The Pultec nowadays

Original Pultecs are now highly sought-after, with mint examples changing hands for around £5,000. Fortunately for those without that kind of cash at their disposal, the design has been re-created by a number of manufacturers over the years and now EQP-1A clones are available from companies such as Cartec, Tube-Tech and Manley.
Obviously, the EQP-1A was embraced by many of the top recording studios, especially in the USA, and it can be heard on literally thousands of recordings made over the past 60 years. Tamla Motown owned several units and used them for everything, from tracking individual instruments and voices to equalizing the final mix at the mastering stage. Motown engineers often employed the ‘low-end trick’ on backing tracks, carving out some midrange frequencies and creating space for the lead vocal to sit nicely in the mix.

Quoting Vintage King: “It’s crazy to think that a piece of equipment with such simple controls could change the face of the recording industry. 60 years on and Pultec designed gear is still being used by many of today’s top recording and mixing engineers, whether it be original, reproduction or of the plug-in variety.” We wholeheartedly agree on that, and therefore cherish our two original Pultec EQ’s in Studio 1, over here in Amsterdam. Feel free to drop by one day to have a listen and get a glimpse of their magic.




More classic gear: The Neve 2254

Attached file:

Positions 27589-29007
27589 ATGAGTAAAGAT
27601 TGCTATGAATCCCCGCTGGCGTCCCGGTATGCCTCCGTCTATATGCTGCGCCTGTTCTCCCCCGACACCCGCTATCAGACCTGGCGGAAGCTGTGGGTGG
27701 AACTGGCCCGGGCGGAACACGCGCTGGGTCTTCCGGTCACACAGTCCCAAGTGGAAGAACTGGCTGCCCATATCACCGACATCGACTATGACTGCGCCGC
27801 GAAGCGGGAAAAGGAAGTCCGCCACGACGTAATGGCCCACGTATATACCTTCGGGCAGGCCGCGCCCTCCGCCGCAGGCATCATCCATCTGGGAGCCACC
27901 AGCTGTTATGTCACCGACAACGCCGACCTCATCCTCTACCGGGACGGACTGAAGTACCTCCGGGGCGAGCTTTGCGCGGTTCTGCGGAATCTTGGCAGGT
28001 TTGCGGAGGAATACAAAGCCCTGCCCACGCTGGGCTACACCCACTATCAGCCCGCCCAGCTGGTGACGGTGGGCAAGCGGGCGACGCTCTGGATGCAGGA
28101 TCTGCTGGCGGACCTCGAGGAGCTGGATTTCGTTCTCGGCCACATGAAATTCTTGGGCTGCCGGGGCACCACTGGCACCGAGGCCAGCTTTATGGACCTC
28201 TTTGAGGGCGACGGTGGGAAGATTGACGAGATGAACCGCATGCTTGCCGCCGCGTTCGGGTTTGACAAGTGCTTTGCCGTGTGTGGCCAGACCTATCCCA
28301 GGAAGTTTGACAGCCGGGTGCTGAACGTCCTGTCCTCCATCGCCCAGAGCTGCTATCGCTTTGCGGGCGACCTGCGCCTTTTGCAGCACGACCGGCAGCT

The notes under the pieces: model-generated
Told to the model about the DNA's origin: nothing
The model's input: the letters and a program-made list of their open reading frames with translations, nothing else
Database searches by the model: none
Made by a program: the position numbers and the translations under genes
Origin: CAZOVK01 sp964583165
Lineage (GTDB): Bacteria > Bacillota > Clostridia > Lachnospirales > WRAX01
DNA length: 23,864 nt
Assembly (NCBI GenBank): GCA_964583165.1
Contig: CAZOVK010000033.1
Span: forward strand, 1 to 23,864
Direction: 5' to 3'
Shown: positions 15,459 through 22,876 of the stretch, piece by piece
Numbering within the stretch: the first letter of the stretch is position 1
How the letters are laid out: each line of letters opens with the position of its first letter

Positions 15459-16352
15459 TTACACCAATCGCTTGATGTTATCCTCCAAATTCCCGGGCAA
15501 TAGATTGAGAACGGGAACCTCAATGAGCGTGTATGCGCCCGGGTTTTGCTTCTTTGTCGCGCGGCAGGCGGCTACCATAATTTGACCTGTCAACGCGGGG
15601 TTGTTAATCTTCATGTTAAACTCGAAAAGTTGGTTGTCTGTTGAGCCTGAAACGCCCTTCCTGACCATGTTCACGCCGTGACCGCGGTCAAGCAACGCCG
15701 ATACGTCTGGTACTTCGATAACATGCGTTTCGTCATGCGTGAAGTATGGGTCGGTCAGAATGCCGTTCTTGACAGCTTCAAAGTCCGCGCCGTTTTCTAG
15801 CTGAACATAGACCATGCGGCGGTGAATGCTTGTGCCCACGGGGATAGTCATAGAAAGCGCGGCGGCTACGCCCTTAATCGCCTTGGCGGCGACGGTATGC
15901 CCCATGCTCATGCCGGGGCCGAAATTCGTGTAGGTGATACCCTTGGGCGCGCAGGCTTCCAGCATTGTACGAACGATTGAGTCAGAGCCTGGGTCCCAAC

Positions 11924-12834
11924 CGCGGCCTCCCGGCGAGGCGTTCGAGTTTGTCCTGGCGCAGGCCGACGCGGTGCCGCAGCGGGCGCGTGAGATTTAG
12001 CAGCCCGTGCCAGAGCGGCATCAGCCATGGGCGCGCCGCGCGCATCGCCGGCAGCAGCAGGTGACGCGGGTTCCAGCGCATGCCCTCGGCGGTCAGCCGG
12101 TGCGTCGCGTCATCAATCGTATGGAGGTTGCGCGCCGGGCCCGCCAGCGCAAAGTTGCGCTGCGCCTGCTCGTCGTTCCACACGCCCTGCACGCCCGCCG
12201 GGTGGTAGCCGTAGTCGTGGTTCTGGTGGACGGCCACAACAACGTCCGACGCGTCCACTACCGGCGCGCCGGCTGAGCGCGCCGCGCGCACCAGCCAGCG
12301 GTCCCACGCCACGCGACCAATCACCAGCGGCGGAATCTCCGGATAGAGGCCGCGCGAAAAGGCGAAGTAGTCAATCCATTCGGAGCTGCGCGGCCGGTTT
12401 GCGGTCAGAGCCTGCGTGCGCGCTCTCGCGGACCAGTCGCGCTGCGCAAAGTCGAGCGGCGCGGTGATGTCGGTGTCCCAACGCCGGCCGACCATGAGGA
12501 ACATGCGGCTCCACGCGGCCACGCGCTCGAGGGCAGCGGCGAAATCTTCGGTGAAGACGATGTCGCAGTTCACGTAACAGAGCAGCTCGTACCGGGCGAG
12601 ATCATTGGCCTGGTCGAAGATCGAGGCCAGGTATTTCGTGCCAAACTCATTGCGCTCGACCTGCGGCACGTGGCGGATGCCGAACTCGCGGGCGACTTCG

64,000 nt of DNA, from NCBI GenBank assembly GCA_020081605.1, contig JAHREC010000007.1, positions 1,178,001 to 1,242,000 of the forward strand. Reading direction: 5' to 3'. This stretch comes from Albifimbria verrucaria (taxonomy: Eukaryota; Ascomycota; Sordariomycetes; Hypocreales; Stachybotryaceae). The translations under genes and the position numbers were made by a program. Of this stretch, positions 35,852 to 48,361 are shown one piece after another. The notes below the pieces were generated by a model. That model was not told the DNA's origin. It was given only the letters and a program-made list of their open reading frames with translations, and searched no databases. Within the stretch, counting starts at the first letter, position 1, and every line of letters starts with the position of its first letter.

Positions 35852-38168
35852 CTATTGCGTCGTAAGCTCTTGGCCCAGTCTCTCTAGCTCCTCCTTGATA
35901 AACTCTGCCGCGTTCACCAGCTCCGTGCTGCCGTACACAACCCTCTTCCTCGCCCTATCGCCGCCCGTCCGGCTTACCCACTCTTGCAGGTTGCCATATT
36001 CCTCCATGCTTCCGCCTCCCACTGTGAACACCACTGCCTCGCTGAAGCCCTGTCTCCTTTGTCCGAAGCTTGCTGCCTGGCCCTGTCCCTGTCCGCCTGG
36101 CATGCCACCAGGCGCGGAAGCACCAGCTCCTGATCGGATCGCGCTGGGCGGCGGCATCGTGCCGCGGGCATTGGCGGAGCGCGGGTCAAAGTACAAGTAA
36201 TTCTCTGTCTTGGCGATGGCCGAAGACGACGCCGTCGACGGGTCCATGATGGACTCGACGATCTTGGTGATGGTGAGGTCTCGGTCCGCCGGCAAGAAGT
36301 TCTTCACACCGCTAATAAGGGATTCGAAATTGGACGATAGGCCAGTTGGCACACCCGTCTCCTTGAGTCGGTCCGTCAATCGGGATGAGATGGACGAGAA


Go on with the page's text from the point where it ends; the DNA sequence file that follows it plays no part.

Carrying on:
Published by
Dennis Beentjes

Enrico Sangiuliano in Dolby Atmos

Suppose you were in and around Amsterdam last October. In that case, you couldn't avoid…

3 weeks ago

How To Get Airplay – join the panel discussion

Powered by nexus radio Abbey Road Institute & Nexus Radio presents: How to Get Radio…

2 months ago

Five takeaways from Andrew Scheps

As part of the Full-Time and Part-Time courses at Abbey Road Institute Amsterdam, we invite…

4 months ago

The Abbey Road Institute Global Graduation Ceremony 2022 | Picture Gallery

In early July, we came together with students and staff from London, Frankfurt, Johannesburg, Sydney…

4 months ago

Ready for the 2022 Graduation Ceremony in London

After taking a selfie on the world-famous Abbey Road Crossing, you enter the iconic gate…

5 months ago

Chris Henderson Masterclass at Abbey Road Institute Amsterdam

Our programme is designed by the industry for the industry, founded upon nearly 90 years…

7 months ago